Modi’s Kashmir gambit stokes fears of more violence

Fresh from a major election victory few months earlier, India’s Prime Minister Narendra Modi made one of his boldest moves yet in early August after his government revoked the special status granted to the state of Jammu and Kashmir.  The unilateral move came at a time where Modi and his Bharatiya Janata Party (BJP) have continuously embarked on a nationalistic drive to rally the support of the people toward the government. In the aftermath of the revocation, anxiety and fears have also gripped the Muslim-dominated part of India, resulting in thousands of troops being poured into the region to maintain calm and security. Restrictive measures were also being taken in order to prevent large-scale mobilization of protesters over the revocation. 

The presence of Section 370 that guaranteed the autonomy of Kashmir has long been viewed as a stumbling block for the region’s development and investment by Modi. For him, the so-called autonomy had only been used by various clans to advance their political interests, instead of the people and he had made it clear in the BJP election manifesto that the provision will be revoked if he got re-elected for the second term.  Although the motion was eventually passed, it was met with loud jeers from the opposition with some expressing concerns that Modi’s move was just aimed at stripping the power away from a region that has little bond with the central government in Delhi. 

Since the revocation, the Indian government has also taken no chances in preserving stability in a region that is prone to outbreak of violence. Troops were being deployed into main cities and towns in the Kashmir region including Srinagar where a curfew was imposed. Additionally, a lockdown was also put in place while communication infrastructures such as phone and internet lines were completely cut off for at least eight million residents. The curfew was occasionally relaxed to allow for movement of people due to special events such as the Eid al-Adha celebrations but there has not been a clear timeline on when all the restrictions will be completely lifted. With such information blackout, there have also been contradicting reports on the situation on the ground with the government claiming that only small protests have erupted while others insisting that clashes have broken out between the police and protesters.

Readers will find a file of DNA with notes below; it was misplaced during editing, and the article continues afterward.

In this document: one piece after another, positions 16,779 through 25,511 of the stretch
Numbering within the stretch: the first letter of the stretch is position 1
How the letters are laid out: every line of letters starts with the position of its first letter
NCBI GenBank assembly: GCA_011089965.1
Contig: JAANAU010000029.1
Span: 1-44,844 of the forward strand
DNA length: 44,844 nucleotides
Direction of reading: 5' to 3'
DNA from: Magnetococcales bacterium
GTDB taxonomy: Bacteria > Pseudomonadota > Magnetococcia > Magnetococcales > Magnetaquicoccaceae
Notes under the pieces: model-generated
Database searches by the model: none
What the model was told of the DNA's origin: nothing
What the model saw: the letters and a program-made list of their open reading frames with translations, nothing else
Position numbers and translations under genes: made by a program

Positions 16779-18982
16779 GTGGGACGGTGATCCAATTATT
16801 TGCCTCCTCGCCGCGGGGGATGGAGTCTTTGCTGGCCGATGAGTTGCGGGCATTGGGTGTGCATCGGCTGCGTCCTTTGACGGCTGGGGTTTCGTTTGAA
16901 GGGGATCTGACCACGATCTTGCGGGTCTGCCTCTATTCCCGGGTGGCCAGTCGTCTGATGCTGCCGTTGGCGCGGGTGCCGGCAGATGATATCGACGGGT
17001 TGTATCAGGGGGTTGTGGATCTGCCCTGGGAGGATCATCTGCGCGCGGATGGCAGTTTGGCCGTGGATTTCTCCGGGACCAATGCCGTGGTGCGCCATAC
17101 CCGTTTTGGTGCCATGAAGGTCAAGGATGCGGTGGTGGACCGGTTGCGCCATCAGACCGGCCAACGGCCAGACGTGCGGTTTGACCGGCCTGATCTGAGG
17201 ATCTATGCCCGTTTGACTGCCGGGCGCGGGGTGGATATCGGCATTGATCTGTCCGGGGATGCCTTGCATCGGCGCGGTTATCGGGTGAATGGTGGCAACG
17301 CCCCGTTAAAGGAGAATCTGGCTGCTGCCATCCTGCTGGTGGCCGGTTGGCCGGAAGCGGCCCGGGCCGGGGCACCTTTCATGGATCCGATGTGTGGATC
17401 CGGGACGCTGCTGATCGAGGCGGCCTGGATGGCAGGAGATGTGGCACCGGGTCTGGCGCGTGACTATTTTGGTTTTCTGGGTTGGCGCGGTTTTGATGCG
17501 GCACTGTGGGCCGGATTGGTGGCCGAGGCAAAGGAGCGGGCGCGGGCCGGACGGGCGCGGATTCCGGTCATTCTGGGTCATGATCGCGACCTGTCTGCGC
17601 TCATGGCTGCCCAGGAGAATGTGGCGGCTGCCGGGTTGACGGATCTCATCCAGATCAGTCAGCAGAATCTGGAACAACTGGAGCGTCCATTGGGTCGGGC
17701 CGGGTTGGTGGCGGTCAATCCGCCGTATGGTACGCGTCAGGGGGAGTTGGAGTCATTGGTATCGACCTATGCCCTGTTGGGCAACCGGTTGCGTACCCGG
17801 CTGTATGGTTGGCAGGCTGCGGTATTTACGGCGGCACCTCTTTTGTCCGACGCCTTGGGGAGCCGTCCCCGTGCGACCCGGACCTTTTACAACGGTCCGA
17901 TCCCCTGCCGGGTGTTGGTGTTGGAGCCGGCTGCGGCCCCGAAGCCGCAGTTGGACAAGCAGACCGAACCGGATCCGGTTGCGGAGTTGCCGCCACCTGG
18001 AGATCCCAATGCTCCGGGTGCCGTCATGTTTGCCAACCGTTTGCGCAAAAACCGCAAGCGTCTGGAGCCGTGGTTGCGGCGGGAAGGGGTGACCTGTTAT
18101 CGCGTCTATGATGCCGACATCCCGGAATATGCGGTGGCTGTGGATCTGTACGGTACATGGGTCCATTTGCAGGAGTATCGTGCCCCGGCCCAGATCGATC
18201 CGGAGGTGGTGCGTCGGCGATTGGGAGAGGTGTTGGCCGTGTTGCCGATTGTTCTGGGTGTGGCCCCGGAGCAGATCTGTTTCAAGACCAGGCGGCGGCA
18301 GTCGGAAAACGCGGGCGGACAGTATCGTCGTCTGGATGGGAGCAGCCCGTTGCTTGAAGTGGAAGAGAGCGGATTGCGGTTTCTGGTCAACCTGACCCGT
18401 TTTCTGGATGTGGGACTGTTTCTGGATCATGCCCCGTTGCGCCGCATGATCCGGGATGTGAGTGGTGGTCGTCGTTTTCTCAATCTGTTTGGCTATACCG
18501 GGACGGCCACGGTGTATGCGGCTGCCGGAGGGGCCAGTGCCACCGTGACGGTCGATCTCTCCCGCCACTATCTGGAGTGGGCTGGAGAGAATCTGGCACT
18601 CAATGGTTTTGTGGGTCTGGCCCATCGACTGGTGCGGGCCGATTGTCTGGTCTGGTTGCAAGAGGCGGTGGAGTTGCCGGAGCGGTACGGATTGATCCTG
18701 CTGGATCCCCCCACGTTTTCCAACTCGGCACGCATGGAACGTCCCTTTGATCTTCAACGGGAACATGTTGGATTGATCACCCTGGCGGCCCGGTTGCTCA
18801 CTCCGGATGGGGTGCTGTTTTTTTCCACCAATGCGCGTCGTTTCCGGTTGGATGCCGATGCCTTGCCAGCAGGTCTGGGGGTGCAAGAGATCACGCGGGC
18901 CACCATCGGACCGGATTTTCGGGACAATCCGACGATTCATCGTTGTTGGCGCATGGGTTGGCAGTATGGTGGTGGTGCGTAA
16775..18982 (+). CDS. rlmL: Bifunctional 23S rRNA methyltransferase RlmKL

Apart from protests, there have also been fears that Modi’s move could drive up militancy in a region, where attacks against government installations as well as security forces are not uncommon. With Delhi’s troubled relationship with the locals, it is likely that the revocation will only further alienate the latter, who believed that they share very little in common with the rest of the country. Already one of the most militarized regions in the world, the government’s decision to pour in more troops to suppress any opposition is likely to only make matters worse. 

While the citizens of Kashmir continued to live in the dark, Modi instead used the country’s national day celebrations to rally support from the rest of India for his move. With the opposition parties remained in shambles, the government had managed to somehow keep the domestic resistance at bay though it was altogether a different scene internationally. The revocation had attracted strong criticisms from India’s archrival, Pakistan as well as China in which a boundary issue near Kashmir has lasted for several decades. As India’s most vocal critic, the Pakistani government said it rejected Modi’s announcements whereas the army said it will go to “any extent” against such move. The Pakistani airspace was also briefly closed following the revocation. Both countries’ relationship has already hit an all-time low after the Pulwama attack in February and India’s latest move is all but certain to escalate the tension further. 

What is Article 370?

Article 370 is a constitutional provision that grants special autonomous status to Jammu and Kashmir. It was drafted in 1947 by Sheikh Abdullah, who had by then been appointed the prime minister of Jammu and Kashmir. The provision guaranteed that the state government had the final say on all matters with the exception of defence, foreign affairs, communications and finance. The provision has also raised a number of controversies in the past. For instance, the provision stated that non-Kashmir citizens are not allowed to purchase land or property in the state that some argued have hindered developments for the past several decades.

Chan Hoi Cheong
Security risk analyst based in Kuala Lumpur
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